FDA Clears Rapid Blood Test for Sepsis-Causing Pathogens

Megan Brooks

Disclosures

September 23, 2014

The US Food and Drug Administration (FDA) has cleared for marketing the first direct blood test capable of rapidly detecting 5 Candida species that cause bloodstream infections that often lead to sepsis.

The T2Candida Panel and T2Dx Instrument (T2Candida, T2 Biosystems) detects Candida albicans, Candida tropicalis, Candida parapsilosis, Candida glabrata, and/or Candida krusei.

These yeast pathogens may cause serious bloodstream infections in people with weakened immune systems, such as those undergoing cancer treatment, those receiving immunosuppressive therapy after organ transplantation, or critically ill patients in the intensive care unit, according to an FDA release.

Traditional methods of detecting yeast pathogens in the bloodstream may take up to 6 days, and it may take even longer to identify the specific type of yeast present. T2Candida can identify these 5 common yeast pathogens from a single blood specimen within 3 to 5 hours, the FDA notes.

"By testing one blood sample for five yeast pathogens — and getting results within a few hours — physicians can initiate appropriate anti-fungal treatment earlier, and potentially reduce patient illness and decrease the risk of dying from these infections," Alberto Gutierrez, director of the Office of In-Vitro Diagnostics and Radiological Health at the FDA's Center for Devices and Radiological Health, said in an FDA news release.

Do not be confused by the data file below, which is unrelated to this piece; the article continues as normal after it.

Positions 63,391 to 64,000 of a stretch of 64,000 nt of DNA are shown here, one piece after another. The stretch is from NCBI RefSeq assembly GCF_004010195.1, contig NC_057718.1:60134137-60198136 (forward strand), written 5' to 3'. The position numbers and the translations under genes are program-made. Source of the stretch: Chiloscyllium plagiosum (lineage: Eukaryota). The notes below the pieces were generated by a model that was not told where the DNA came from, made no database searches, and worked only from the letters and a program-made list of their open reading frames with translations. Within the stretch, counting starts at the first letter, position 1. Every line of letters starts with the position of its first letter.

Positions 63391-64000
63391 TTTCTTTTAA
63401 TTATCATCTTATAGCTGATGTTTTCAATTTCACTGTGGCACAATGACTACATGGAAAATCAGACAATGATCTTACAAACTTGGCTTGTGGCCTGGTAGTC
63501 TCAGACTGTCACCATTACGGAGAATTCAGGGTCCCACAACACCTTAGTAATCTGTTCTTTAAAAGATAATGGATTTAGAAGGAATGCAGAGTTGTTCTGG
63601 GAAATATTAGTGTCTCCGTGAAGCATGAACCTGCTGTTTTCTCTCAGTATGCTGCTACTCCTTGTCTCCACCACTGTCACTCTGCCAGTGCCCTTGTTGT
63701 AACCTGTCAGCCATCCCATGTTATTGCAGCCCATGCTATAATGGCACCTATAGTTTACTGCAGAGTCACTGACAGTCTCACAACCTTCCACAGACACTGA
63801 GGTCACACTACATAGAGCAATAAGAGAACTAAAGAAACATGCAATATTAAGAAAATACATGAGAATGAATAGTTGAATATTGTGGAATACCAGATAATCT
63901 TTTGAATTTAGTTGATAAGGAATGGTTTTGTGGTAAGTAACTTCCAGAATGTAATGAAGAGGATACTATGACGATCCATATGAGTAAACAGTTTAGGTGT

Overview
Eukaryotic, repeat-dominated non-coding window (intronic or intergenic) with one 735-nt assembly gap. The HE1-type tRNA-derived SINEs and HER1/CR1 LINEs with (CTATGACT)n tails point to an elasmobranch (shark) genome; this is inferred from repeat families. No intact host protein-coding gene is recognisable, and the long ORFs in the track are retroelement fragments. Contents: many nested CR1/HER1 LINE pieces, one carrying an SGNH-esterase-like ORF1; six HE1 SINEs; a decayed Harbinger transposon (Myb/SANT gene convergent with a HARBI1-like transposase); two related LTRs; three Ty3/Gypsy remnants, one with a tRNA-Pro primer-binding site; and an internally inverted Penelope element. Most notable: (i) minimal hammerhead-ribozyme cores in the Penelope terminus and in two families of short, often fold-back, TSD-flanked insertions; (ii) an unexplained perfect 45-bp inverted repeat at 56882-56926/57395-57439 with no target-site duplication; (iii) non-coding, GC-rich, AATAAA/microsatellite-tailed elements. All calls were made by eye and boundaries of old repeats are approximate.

"T2Candida and T2Dx have the potential to quickly change the hospital care paradigm and improve outcomes by offering a new and effective screening option for patients who are at-risk or suspected of having sepsis," Eleftherios Mylonakis, MD, PhD, chief, Division of Infectious Diseases, Rhode Island Hospital and The Miriam Hospital, Providence, Rhode Island, said in a T2 Biosystems news release.

The FDA reviewed T2Candida through its de novo classification process, a regulatory pathway for certain novel low- to moderate-risk medical devices.

In a study of 1500 patients, T2Candida correctly categorized nearly 100% of negative specimens as negative for the presence of yeast, the FDA says. In a separate study of 300 blood samples with specific concentrations of yeast, T2Candida correctly identified the organism in 84% to 96% of positive specimens.

"Because yeast bloodstream infections are uncommon, and because false positive results are possible with the T2Candida, physicians should perform blood cultures to confirm T2Candida results," the FDA notes in the release.

According to the company release, studies have shown that if Candida can be diagnosed and properly treated within 12 hours of the presentation of symptoms, the associated mortality can be reduced from about 40% to 11%.

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